Microsoft Office Tutorials and References
In Depth Information
Creating named formulas
Creating named formulas
If you created a chart from the data in columns D:E, the result would not be very
satisfactory. Every nth value would be plotted, but the chart would display a
lengthy series of empty (#NA) cells.
The solution is to call upon the named formulas technique to substitute for the
two array formulas. These named formulas are identical to the array formulas listed
in the previous section.
Define NewDates as
=N(OFFSET(Dates,(ROW(OFFSET(Sheet2!$A$1,0,0,ROWS(Dates)/Nth))-1)*Nth,0))
Define NewData as
=N(OFFSET(Data,(ROW(OFFSET(Sheet2!$A$1,0,0,ROWS(Data)/Nth))-1)*Nth,0))
After you create the names, you use these two named formulas for the category
labels and values range for the chart series. For more information about using named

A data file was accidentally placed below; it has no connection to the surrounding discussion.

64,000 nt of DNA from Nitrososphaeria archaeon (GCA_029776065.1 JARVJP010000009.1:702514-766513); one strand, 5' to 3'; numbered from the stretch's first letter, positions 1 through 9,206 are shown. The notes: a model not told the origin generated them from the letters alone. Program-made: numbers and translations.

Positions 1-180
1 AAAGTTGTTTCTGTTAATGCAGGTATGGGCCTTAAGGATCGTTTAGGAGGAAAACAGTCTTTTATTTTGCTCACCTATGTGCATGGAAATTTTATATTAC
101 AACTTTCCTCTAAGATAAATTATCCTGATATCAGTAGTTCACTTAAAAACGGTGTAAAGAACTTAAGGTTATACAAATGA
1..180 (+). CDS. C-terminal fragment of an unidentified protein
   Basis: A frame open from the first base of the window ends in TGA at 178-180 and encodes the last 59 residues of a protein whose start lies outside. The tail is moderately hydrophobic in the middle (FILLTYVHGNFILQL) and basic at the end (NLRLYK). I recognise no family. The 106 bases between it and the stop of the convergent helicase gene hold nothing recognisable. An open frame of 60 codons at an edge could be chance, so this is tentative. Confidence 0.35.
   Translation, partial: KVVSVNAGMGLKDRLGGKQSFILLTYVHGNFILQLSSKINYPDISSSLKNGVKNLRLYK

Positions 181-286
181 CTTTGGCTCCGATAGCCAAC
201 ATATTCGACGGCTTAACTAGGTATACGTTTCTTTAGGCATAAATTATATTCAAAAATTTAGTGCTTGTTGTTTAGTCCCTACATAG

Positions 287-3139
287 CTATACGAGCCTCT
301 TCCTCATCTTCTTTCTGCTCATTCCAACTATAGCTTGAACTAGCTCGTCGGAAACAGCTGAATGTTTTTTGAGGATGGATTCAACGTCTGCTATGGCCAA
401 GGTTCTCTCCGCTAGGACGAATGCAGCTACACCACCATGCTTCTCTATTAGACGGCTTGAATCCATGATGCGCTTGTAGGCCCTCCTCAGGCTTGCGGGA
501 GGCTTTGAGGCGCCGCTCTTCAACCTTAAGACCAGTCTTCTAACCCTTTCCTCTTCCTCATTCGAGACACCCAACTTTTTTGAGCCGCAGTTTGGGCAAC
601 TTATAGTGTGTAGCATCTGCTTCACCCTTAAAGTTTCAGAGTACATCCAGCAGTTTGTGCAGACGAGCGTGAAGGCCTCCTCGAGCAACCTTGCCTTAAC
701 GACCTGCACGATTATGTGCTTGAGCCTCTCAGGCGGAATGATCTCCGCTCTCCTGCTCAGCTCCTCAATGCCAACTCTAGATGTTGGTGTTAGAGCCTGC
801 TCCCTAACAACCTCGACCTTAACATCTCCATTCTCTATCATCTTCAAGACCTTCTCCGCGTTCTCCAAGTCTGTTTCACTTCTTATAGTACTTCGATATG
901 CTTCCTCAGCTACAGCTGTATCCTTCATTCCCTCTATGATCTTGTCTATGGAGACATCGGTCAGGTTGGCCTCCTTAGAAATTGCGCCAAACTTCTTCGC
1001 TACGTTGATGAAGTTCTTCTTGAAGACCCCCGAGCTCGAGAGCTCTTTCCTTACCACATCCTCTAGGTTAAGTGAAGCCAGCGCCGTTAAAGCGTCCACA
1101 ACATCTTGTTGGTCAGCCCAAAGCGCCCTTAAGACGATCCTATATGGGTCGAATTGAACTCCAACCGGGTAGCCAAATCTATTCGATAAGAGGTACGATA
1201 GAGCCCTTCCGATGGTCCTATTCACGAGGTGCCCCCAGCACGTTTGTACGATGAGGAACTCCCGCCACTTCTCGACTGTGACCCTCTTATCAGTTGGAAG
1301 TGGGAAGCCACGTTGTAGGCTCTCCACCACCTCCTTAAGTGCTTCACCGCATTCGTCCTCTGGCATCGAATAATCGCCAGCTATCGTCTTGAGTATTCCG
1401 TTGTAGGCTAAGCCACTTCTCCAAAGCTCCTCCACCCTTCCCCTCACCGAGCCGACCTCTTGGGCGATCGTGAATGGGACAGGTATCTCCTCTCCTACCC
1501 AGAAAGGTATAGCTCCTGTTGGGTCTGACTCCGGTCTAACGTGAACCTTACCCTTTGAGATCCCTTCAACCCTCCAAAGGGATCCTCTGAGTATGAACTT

formulas for a chart series, refer to “Modifying the Series,” earlier in this chapter. The
result? The arrays used by the charts consist only of the values (no #NA values).
Because the named formulas substitute for the array formulas, the formulas in
columns D:E are no longer needed.
Plotting a Series Based
on the Active Cell
Another type of interactive chart is one that plots a series based on the user’s
selection in the worksheet. Figure 7-13 shows an example. This worksheet contains the
results of a customer survey and is set up such that the chart displays the data in
the row that contains the cell pointer. When you press F9 (to calculate the
workbook), a named formula is calculated, and that named formula is used in the chart’s
SERIES formula.
The CD-ROM contains two versions of this example. The version described in
the preceding paragraph requires a press of the F9 key to update the chart.
The other version uses a simple event macro that is executed whenever the
selection changes. The macro-driven version is completely automatic.
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